Cardiac Arrest Terminating Resuscitation Contraindications to termination of resuscitation: • Patient under 18 years old. • Arrest is of a treatable cause. • Present or recurring VF/VT. • Transient return of a pulse. • Signs of neurological viability. • Witnessed arrest. • Family or others opposed to termination of resuscitation. Always follow local protocols related to termination of resuscitation. Support the family or others after termination of resuscitation. Coordinate with law enforcement as required.
Peripheral Vascular and Other Cardiovascular Emergencies Atherosclerosis Pathophysiology Progressive degenerative disease of the medium-sized and large arteries. Results from the buildup of fats on the interior of the artery. Fatty buildup results in plaques and eventual stenosis of the artery. Arteriosclerosis Claudication
Peripheral Vascular and Other Cardiovascular Emergencies Aneurysm Pathophysiology Ballooning of an arterial wall, usually the aorta, that results from a weakness or defect in the wall Types Atherosclerotic Dissecting Infectious Congenital Traumatic
Peripheral Vascular and Other Cardiovascular Emergencies Abdominal Aortic Aneurysm Often the result of atherosclerosis Signs and symptoms • Abdominal pain • Back/flank pain • Hypotension • Urge to defecate
Peripheral Vascular and Other Cardiovascular Emergencies Dissecting Aortic Aneurysm Caused by degenerative changes in the smooth muscle and elastic tissue. Blood gets between and separates the wall of the aorta. Can extend throughout the aorta and into associated vessels.
Peripheral Vascular and Other Cardiovascular Emergencies Acute Pulmonary Embolism Pathophysiology Blockage of a pulmonary artery by a blood clot or other particle. The area served by the pulmonary artery fails. Signs and Symptoms Dependent upon size and location of the blockage. Onset of severe, unexplained dyspnea. History of recent lengthy immobilization.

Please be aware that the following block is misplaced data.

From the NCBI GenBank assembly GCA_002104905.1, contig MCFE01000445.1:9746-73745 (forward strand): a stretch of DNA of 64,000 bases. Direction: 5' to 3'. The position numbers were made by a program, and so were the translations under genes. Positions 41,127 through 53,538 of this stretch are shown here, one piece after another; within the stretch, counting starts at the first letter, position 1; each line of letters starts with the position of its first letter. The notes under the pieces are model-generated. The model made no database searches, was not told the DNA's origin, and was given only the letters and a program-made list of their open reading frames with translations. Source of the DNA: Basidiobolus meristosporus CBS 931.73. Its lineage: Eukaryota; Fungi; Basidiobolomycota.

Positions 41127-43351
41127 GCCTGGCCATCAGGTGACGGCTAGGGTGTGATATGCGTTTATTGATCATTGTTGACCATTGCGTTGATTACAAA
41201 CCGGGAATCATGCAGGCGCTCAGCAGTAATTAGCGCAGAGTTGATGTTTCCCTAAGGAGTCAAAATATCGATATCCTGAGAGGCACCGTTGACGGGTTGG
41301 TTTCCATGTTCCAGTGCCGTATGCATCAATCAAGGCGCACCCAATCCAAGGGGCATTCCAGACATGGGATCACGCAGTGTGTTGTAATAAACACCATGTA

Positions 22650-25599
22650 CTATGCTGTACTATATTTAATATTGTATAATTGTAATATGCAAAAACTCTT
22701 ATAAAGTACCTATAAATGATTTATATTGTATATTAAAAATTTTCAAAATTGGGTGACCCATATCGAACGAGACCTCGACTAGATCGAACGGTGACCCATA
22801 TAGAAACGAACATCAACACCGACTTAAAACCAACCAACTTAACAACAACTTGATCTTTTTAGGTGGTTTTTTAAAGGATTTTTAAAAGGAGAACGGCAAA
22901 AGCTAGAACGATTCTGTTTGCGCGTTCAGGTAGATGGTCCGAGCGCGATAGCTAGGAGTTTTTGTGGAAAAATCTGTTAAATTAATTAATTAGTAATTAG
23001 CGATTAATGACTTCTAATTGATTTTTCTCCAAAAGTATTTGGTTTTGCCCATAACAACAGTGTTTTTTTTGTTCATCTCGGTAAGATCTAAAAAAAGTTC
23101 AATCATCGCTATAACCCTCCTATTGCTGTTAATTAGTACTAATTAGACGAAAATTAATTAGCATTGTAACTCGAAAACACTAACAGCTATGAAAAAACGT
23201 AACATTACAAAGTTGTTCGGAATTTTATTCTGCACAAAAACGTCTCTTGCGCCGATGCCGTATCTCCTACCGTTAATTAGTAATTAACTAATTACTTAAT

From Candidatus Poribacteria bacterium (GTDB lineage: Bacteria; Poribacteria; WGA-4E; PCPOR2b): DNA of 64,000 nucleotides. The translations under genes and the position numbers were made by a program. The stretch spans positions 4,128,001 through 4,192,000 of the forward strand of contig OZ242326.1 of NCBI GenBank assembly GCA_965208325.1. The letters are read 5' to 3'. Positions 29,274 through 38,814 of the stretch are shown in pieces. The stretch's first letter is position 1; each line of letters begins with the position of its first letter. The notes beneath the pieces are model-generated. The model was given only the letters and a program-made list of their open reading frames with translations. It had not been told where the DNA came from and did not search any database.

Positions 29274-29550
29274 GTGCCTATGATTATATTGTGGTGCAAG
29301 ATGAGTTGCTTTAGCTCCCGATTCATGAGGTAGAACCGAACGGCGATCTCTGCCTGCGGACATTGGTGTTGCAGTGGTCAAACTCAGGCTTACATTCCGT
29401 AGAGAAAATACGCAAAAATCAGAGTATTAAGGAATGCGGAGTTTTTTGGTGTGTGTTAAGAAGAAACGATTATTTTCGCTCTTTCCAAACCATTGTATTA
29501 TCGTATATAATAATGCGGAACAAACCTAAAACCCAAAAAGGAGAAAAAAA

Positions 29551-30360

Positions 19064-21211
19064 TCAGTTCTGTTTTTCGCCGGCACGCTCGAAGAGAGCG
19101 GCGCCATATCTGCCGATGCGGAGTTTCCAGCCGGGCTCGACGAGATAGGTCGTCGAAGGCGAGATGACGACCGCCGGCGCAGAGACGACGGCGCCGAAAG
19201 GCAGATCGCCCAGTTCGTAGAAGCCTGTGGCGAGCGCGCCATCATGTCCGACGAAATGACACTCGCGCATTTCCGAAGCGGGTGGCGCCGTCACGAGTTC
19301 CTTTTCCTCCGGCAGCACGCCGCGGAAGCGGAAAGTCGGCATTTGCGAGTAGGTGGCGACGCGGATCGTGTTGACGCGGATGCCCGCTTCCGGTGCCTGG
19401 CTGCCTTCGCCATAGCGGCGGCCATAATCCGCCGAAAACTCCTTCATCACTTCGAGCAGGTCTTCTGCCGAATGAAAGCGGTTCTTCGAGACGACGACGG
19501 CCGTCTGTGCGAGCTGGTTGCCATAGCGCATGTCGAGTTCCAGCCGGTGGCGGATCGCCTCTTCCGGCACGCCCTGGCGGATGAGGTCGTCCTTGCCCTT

Peripheral Vascular and Other Cardiovascular Emergencies Acute Arterial Occlusion Pathophysiology Sudden occlusion of arterial blood flow due to trauma, thrombosis, tumor, embolus, or idiopathic means. Frequently involves the abdomen or extremities. Vasculitis Pathophysiology Inflammation of the blood vessels. Commonly stems from rheumatic diseases and syndromes.
Peripheral Vascular and Other Cardiovascular Emergencies Noncritical Peripheral Vascular Conditions Peripheral Arterial Atherosclerotic Disease Can be acute or chronic. Often associated with diabetes. Extremities exhibit pain, coldness, numbness, and pallor. Deep Venous Thrombosis Blood clot in a vein. Typically occurs in the larger veins of the thigh and calf. Swelling, pain, and tenderness, with warm, red skin. Varicose Veins Dilated superficial veins, common with pregnancy and obesity.
Peripheral Vascular and Other Cardiovascular Emergencies General Assessment and Management of Vascular Disorders Assessment Initial Assessment Circulatory Assessment • Pallor • Pain • Pulselessness • Paralysis • Paresthesia
Peripheral Vascular and Other Cardiovascular Emergencies Chief Complaint • OPQRST Physical Exam • Prior history of vascular problems • Differences in pulses or blood pressures Management Maintain the airway. Administer oxygen if respiratory distress or signs of hypoperfusion present. Consider administration of analgesics. Transport rapidly if signs of hypoperfusion present.
Cardiology Assessment of the Cardiovascular Patient Management of Cardiovascular Emergencies Management of Specific Cardiovascular Emergencies